Sometimes in April (2005) - Drama, History, War

Hohum Score



When the Hutu nationalists raised arms against their Tutsi countrymen in Rwanda in April 1994, the violent uprising marked the beginning of one of the darkest times in African history which resulted in the deaths of almost 800,000 people.

IMDB: 7.9
Director: Raoul Peck
Stars: Idris Elba, Carole Karemera
Length: 140 Minutes
PG Rating: TV-MA
Reviews: 6 out of 49 found boring (12.24%)

One-line Reviews (18)

Incredibly powerful and breathtaking .

Writer/Director Raoul Peck has created a stunning impact with this film made for HBO.

I should have been riveted, and yet I was bored most of the time, and angry at how hackneyed and trite the film was the rest of the time.

Snapshots of US State Department bureaucrat Prudence Bushnell's (Winger) frustration with her own government's slow reaction to the crisis and the seemingly inadequate UN war crimes tribunals only hint at the problems associated with intervention in civil strife and prosecution of war criminals.

Hauntingly Gripping .

To accept the tragedy for what it is as something that truly goes on in this world and will inevitably happen again if Political Propaganda so determines it to be beneficial would mean the end of society's self delusional security.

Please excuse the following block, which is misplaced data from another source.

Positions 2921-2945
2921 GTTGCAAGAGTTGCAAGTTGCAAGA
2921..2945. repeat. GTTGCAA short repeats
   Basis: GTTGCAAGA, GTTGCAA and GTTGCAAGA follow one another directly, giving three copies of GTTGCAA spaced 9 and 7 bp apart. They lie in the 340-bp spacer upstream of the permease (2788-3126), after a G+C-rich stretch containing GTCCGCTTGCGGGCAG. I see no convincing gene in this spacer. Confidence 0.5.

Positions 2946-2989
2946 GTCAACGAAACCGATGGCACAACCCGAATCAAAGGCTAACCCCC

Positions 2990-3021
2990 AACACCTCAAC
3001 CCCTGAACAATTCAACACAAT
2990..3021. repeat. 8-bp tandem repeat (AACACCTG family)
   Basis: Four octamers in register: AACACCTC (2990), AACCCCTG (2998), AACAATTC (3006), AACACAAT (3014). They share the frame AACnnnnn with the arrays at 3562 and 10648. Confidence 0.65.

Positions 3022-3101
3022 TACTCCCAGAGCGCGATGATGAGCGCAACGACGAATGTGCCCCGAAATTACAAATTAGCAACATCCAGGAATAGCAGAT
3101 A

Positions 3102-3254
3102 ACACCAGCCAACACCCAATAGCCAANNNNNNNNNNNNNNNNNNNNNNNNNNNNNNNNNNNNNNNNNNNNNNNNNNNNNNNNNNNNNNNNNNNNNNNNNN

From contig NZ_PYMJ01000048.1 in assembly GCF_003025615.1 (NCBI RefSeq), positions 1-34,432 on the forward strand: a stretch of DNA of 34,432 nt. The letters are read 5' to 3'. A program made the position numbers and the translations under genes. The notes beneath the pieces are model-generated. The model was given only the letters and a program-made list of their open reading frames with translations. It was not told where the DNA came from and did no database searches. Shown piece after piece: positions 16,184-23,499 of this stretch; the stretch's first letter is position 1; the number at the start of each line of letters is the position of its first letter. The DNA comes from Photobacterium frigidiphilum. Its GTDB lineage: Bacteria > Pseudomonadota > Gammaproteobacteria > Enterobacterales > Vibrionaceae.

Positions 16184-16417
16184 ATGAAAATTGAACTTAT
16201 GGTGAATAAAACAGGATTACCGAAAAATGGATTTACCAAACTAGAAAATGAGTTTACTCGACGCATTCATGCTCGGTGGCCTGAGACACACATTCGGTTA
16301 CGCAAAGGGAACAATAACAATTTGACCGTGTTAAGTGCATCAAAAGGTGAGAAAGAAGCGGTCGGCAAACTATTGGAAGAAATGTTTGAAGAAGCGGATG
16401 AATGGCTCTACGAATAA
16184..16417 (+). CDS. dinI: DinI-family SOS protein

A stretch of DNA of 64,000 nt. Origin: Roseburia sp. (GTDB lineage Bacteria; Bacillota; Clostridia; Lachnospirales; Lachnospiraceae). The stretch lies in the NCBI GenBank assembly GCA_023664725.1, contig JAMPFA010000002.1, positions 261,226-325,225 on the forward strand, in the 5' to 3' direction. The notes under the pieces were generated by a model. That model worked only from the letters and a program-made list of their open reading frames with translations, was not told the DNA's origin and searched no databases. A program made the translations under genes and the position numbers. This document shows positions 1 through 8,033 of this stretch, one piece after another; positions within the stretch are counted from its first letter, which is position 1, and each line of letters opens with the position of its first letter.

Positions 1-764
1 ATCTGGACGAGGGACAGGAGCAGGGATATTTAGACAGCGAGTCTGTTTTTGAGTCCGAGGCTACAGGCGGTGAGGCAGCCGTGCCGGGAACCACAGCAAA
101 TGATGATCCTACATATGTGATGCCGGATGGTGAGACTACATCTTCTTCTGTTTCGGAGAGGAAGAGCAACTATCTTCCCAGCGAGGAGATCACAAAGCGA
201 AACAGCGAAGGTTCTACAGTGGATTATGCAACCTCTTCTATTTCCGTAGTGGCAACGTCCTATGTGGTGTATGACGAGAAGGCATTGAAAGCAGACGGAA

As a leading journalist on Radio RTLM, he spread Hutu hate propaganda throughout the Rwanda air waves.

Disjointed TV picture trying too hard.

Gripping and powerful recreation of horrific world events.

Seeing this movie, however, has opened my eyes a lot, compelling me to find out more about the history of this nation and the reason behind such hateful violence.

Peck wisely utilizes the talents of Idris Elba and Carole Karemera as the husband and wife of mixed marriage and it is their story of survival and witness that makes this examination of Rwanda so intense.

The acting is very credible and becomes much more intense as the movie goes along.

Compared to "Hotel Rwanda", the course of events seems a little confusing.

By broadcasting racial propaganda against the Tutsis the Hutus were able to use the assassination of their President as a springboard for hate and genocide towards the Tutsis Rwanda citizens.

" Hauntingly gripping this movie spans the one hundred day genocide of tens of thousands of innocent people that ripped the small African country of Rwanda in half.

Gripping and Emotionally Charged.

That's why the film should have focused more on the background and the propaganda against the Tutsis, as this was the main tool to change the people and turn the country upside down.

Overall, the film is a worthwhile entertaining and educational watch with language, violence, sex/rape thoughtfully maintained at a level which would probably yield about a PG-13 rating.